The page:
In November, the European TV channel Arte aired an hourlong documentary, Demain, tous crétins?—Tomorrow, everyone’s an idiot?—on a topic that would seem to be of great importance. It starts with a London-based researcher, Edward Dutton, who has documented decades-long declines in average IQs across several Western countries, including France and Germany. “We are becoming stupider,” announces Dutton at the program’s start. “This is happening. It’s not going to go away, and we have to try to think about what we’re going to do about it.”
The same documentary has also been released in the U.S., with the less provocative title Brains in Danger?. (It’s now available for streaming on Amazon Prime.) American consumers have long shown interest in the claim that our mental skills are shrinking over time, from the internet or phones or television; from having sex or not having sex; from eating vegetables or getting fat; or from whatever other ills of modern life happen to be on our minds. We’re just as drawn to other signs and symptoms of human degeneration, as expressed in trendlines pointing straight to hell. The latest example of this genre came out just last week in the form a much-shared feature story from GQ, on the gradual diminution of Western men and Western semen, toward a forecast state of “Sperm Count Zero”—that is, a world in which there are “no more naturally conceived babies and potentially … no babies at all.”
Given all this appetite for news of our destruction, you’d think the Great Endumbening described in that European special would’ve become a source of fascination over here (or at least a source of nervous Facebook posts). Instead, it’s been pretty much invisible. Across the Atlantic, one can find some real concern about a downward slide in measures of intelligence, amid confusing and disturbing arguments over what those changes, if they’re real, could really mean. In the United States, no one seems to care. We might be grateful for this fact—that for whatever reason we’ve been spared another gloom-and-doom prediction. But the latest science about these dropping scores suggests the worries aren’t altogether fake, and that they may deserve more attention than they’ve gotten.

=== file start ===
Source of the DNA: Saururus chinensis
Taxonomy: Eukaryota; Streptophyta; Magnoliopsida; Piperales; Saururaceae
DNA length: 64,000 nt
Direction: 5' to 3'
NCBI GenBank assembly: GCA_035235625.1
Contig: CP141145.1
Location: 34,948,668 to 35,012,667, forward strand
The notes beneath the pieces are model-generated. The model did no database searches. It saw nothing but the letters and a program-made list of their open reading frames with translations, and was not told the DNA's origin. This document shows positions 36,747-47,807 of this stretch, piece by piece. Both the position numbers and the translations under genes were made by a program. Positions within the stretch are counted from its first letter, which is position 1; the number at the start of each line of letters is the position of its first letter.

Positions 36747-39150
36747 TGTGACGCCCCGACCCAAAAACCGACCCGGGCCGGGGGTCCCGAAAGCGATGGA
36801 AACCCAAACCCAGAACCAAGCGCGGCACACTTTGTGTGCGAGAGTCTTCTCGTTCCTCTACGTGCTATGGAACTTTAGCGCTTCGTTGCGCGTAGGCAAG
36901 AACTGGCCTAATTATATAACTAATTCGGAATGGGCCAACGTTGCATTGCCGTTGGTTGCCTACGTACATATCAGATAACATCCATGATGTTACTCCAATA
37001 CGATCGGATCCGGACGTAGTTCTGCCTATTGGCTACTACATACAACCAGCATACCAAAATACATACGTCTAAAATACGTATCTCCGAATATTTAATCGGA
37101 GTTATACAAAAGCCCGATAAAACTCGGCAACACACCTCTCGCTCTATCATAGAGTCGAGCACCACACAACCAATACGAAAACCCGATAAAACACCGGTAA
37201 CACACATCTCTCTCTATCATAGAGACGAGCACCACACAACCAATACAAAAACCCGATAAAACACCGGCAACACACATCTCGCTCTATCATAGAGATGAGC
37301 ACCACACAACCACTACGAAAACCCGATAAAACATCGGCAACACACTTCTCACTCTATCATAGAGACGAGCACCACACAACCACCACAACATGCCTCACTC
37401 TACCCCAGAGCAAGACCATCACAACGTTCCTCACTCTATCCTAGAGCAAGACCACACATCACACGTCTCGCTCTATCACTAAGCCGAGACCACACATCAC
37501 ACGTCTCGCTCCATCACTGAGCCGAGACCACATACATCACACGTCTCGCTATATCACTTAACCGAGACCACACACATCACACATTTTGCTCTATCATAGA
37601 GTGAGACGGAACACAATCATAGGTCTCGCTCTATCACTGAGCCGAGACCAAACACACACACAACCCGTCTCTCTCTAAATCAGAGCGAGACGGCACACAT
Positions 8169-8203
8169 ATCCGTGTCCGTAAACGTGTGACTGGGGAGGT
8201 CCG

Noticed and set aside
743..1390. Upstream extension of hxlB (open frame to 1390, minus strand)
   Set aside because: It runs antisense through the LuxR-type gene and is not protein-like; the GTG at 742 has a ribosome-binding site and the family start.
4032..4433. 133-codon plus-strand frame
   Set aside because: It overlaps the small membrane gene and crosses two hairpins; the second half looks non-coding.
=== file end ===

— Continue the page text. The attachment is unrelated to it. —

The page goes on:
It’s wrong to hint that scores on tests of memory and abstract thinking have been falling everywhere, and in a simple way. But at least in certain countries—notably in Northern Europe—the IQ drops seem very real. Using data from Finland, for example, where men are almost always drafted into military service, whereupon they’re tested for intelligence, Dutton showed that scores began to slide in 1997, a trend that has continued ever since. Similar trends have been documented using data from Denmark, Norway, and Sweden. At some point in the mid-1990s, IQ scores in these countries tipped into decay, losing roughly one-fifth to one-quarter of a point per year. While there isn’t any sign of this effect on U.S. test results (a fact that surely bears on our indifference to the topic), researchers have found hints of something similar in Australia, France, Germany and the Netherlands.